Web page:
Gun lobby has Pa. in its grip

Investigators collect a gun found at the scene of a shooting in the parking lot of the Victory for the World Baptist Church that occurred after a funeral wrapped upThursday, June 7, 2012, in Stone Mountain, Ga. Police say two people were killed and two others injured. (AP Photo/John Bazemore)
Investigators collect a gun found at the scene of a shooting in the parking lot of the Victory for the World Baptist Church that occurred after a funeral wrapped upThursday, June 7, 2012, in Stone Mountain, Ga. Police say two people were killed and two others injured. (AP Photo/John Bazemore) (AP)
Posted: June 14, 2012

It seems there is no limit to the depths to which some Pennsylvania lawmakers will slither to appease their campaign-cash-distributing masters in the gun lobby.

Because the National Rifle Association has its minions in the legislature on speed dial, it is able to quickly direct them to act whenever there is even a hint of any change in current gun laws.

Such is the case now, with state lawmakers poised to pass a bill that would circumvent the efforts of 30 cities — including Philadelphia, York, Lancaster, Chester, Conshohocken, and Pittsburgh — that have passed ordinances requiring gun owners to notify authorities when a weapon is lost or stolen.

The lost-or-stolen ordinances make sense, and should stand. Police often hit a dead end while investigating a gun crime because an owner failed to report a missing weapon. That becomes less likely with a law requiring missing guns to be reported.

The gun lobby's lackeys say the ordinances infringe on lawful gun owners' rights, which is untrue. The ordinances don't restrict anyone's ability to purchase or own a gun. But they do attempt what Harrisburg won't — to reduce the number of stolen or lost guns used in crimes, and perhaps cut into the lucrative business of "straw" buyers selling or renting guns to criminals.

Most homicides in Philadelphia are committed with guns, many of which were purchased illegally. The city has had a lost-or-stolen gun ordinance for four years, and so far, owners have reported 350 guns missing. None of that, though, matters to legislators intent on ensuring the gun lobby can bully towns trying to better protect their citizens.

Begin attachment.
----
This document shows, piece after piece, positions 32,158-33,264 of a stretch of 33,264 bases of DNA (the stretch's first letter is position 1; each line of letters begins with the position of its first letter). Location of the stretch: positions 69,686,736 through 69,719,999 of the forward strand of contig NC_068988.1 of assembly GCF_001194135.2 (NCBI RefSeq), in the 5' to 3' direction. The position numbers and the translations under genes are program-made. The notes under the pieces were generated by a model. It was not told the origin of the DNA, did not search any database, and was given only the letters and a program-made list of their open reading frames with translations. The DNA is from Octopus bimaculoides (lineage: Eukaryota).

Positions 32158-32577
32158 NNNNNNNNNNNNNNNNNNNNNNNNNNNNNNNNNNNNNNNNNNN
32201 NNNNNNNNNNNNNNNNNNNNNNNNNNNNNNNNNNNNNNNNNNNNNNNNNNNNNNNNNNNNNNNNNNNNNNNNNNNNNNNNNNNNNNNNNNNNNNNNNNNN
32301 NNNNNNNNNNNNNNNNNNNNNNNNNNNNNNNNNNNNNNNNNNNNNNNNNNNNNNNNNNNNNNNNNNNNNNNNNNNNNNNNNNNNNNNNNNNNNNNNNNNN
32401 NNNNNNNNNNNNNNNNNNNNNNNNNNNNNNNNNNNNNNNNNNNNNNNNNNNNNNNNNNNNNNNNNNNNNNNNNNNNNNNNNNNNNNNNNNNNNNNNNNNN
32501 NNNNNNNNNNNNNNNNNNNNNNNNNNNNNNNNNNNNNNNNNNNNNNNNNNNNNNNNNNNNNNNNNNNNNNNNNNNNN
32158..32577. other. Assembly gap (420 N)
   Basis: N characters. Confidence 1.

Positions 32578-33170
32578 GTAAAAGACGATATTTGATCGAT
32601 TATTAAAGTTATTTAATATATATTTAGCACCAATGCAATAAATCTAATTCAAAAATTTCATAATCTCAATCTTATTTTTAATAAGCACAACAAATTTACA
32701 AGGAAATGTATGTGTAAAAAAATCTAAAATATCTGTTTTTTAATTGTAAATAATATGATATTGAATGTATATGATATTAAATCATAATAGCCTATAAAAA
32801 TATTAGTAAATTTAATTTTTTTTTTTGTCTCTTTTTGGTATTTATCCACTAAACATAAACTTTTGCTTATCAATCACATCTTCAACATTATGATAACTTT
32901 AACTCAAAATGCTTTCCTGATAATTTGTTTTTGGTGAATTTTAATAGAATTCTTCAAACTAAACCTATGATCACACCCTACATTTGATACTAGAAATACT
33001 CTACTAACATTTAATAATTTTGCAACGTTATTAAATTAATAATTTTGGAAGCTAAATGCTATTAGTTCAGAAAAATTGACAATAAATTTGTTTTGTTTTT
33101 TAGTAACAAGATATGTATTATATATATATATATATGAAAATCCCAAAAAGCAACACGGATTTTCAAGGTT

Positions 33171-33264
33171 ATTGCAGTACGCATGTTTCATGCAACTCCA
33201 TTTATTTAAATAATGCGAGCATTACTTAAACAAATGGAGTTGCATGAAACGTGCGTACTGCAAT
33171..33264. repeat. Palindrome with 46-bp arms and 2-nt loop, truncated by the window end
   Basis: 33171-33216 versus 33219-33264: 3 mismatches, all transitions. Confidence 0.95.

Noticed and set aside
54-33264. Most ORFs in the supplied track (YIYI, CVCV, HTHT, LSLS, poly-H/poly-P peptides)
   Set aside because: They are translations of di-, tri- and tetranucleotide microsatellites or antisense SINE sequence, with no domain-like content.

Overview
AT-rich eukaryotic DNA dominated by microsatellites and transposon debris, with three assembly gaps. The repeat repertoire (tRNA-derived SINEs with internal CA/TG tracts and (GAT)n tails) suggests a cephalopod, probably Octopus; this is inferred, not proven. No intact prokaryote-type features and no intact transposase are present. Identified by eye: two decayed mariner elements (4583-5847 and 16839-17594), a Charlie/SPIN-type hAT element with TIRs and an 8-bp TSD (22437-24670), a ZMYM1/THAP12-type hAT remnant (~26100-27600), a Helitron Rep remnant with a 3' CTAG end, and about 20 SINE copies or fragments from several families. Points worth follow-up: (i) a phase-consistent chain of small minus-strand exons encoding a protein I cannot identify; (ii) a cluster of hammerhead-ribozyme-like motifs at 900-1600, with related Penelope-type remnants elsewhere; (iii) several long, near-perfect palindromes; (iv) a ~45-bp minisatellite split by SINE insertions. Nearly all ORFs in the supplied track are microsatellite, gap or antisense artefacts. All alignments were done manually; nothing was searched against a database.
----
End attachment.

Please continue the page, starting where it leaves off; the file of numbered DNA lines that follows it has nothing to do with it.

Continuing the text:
Harrisburg's gymnastics on this bill, which allows towns to be sued and charged damages and all legal fees for passing gun laws, is just the latest example of the gun lobby's stranglehold on Pennsylvania.

Legislators took a bill already passed by the Senate, but shelved because it was redundant, deleted the original language, and substituted the attack on lost-or-stolen ordinances. The deception is similar to hiding a porn magazine inside a copy of Time.

The convoluted bait-and-switch allowed the gun lobby to bypass the Senate Judiciary Committee, which might have stopped it in its tracks.

The House is expected to vote on the legislation soon. And the Senate could get it by next week, without having a full hearing or floor debate. This highly unusual procedure is obviously designed to ram the bill through while the legislature is busy with the budget.

Senate Majority Leader Dominic Pileggi (R., Delaware), who represents the violence-torn city of Chester, can stop this sham. And he should, unless he wants to be remembered as the chump who let the NRA pull a fast one that left Chester and other Pennsylvania towns less able to protect citizens from gun violence.

Using this underhanded legislative trick to pass such a sweeping bill shouldn't be permitted by someone who legitimately takes credit for having made state government more transparent for voters.

The cloak-and-dagger tactics being employed to move this legislation are almost as dangerous as the bill's intent to weaken communities' efforts to limit the ability of criminals to arm themselves.

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